Surprising? Meta-analysis doesn’t find a correlation between social media use and school performance

Markus Appel, Ph.D. student Caroline Marker (JMU) and Timo Gnambs from the University of Bamberg have taken a closer look at how the social media use of adolescents correlates with their school grades. Do note correlates as this study didn’t look at causal effects. For the study the researchers identified 59 studies on the correlation between social media use and academic performance. In a next step they analyzed the results of these studies, which comprised almost 30,000 young people worldwide. And the results may surprise you as the researchers couldn’t find a clear correlation between social media use and school performance.

Well, it may surprise some people but actually it doesn’t surprise me that much as I have seen both studies that showed negative and positive effects of social media. It all depends – imho – on how, why and when social media is being used.

And this also what this study shows:

  1. Pupils who use social media intensively to communicate about school-related topics tend to have slightly better grades. The scientists had expected this.
  2. Pupils who use Instagram and the likes a lot while studying or doing their homework, tend to perform slightly worse than other students. This form of multi-tasking thus seems to be rather distracting.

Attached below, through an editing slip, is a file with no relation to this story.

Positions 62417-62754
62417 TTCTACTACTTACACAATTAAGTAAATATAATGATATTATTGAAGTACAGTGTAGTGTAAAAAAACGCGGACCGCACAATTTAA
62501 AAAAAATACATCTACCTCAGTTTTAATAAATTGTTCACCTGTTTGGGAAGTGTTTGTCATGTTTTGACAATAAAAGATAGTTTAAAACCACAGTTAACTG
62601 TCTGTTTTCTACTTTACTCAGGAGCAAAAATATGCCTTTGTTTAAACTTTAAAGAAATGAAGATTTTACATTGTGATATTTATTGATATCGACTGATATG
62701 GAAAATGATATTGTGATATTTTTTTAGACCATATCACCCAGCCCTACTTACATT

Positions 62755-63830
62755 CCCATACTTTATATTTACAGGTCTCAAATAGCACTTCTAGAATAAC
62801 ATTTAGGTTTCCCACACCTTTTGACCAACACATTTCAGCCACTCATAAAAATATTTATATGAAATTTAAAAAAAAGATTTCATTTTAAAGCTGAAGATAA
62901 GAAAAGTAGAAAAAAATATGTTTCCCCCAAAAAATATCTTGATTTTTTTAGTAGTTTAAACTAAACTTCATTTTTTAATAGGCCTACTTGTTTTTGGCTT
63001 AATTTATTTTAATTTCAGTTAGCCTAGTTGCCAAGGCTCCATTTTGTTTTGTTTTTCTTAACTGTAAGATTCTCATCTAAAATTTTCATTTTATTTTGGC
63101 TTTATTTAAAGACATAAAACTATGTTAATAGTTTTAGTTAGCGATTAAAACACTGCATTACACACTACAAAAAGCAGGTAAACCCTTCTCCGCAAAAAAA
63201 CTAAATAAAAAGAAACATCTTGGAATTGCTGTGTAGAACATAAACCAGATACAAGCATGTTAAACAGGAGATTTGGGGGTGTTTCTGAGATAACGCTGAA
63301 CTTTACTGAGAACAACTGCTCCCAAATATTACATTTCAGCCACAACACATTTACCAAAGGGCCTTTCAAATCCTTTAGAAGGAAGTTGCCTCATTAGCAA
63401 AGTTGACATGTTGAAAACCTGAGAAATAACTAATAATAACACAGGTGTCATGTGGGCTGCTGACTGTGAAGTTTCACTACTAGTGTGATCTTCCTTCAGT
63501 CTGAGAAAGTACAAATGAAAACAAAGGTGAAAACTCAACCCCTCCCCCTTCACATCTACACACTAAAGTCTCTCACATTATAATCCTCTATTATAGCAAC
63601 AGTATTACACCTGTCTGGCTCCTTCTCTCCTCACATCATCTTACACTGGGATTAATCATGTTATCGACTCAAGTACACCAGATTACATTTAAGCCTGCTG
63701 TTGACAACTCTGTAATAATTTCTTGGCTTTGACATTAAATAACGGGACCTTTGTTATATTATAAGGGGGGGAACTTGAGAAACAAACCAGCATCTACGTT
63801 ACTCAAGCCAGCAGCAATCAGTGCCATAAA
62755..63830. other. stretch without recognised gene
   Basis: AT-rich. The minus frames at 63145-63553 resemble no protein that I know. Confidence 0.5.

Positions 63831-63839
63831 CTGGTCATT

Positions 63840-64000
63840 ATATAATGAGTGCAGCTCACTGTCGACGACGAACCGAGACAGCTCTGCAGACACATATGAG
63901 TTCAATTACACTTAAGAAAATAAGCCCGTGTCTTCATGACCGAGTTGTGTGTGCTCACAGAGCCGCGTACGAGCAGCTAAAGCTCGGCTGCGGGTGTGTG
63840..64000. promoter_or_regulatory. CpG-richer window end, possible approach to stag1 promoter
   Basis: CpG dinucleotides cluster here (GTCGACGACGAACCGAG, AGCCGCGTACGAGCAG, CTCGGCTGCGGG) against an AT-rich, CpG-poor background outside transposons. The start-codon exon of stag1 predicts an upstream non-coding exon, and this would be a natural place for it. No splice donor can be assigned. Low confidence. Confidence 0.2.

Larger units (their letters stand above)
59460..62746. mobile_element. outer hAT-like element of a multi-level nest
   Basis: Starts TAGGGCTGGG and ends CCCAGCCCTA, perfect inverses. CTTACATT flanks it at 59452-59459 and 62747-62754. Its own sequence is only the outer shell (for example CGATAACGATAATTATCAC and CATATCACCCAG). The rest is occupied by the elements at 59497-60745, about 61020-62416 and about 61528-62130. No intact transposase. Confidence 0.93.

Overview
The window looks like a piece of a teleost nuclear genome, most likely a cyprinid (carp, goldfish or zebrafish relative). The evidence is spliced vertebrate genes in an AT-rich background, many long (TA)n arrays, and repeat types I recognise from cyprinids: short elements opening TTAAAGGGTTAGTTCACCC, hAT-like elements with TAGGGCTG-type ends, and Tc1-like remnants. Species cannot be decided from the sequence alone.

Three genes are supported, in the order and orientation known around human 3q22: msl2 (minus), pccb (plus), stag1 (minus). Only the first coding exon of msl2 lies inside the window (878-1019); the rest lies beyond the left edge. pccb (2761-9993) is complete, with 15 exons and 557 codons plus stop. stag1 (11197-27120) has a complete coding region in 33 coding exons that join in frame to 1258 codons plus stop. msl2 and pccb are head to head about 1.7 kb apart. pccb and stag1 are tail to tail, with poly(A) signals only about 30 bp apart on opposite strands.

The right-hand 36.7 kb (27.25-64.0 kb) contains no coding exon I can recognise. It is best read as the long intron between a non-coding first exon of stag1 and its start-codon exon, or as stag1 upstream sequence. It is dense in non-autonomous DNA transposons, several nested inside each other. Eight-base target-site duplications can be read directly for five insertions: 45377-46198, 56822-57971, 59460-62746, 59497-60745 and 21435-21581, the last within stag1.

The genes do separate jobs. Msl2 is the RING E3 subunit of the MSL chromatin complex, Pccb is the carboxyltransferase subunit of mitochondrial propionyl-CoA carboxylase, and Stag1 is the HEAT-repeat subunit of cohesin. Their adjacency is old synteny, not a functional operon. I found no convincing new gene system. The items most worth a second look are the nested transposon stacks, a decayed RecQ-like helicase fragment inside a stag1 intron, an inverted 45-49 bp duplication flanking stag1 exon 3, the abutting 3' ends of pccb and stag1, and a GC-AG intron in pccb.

3. Students who log into social networking sites very frequently, regularly post messages and photos and spend a lot of time there have slightly lower grades. This negative effect is, however, very small.
  4. Pupils who are particularly active on social media do not spend less time studying. So there is no scientifically verified proof of social media stealing valuable time for schoolwork from pupils.

Abstract of the study:

The popularity of social networking sites (SNSs) among adolescents and young adults has raised concerns that the intensity of using these platforms might be associated with lower academic achievement. The empirical findings on this issue, however, are anything but conclusive. Therefore, we present four random-effects meta-analyses including 59 independent samples (total N = 29,337) on the association between patterns of SNS use and grades. The meta-analyses identified small negative effects of ρˆρ^ = − .07, 95% CI [− .12, − .02] for general SNS use and ρˆρ^ = − .10, 95% CI [− .16, − .05] for SNS use related to multitasking. General SNS use was unrelated to the time spent studying for school (ρˆρ^ = − .03, 95% CI [− 0.11, 0.06]) and no support for the time displacement hypothesis could be found in a meta-analytical mediation analysis. SNS use for academic purposes exhibited a small positive association, ρˆρ^ = .08, 95% CI [.02, .14]. Hypotheses with regard to cross-cultural differences were not supported.

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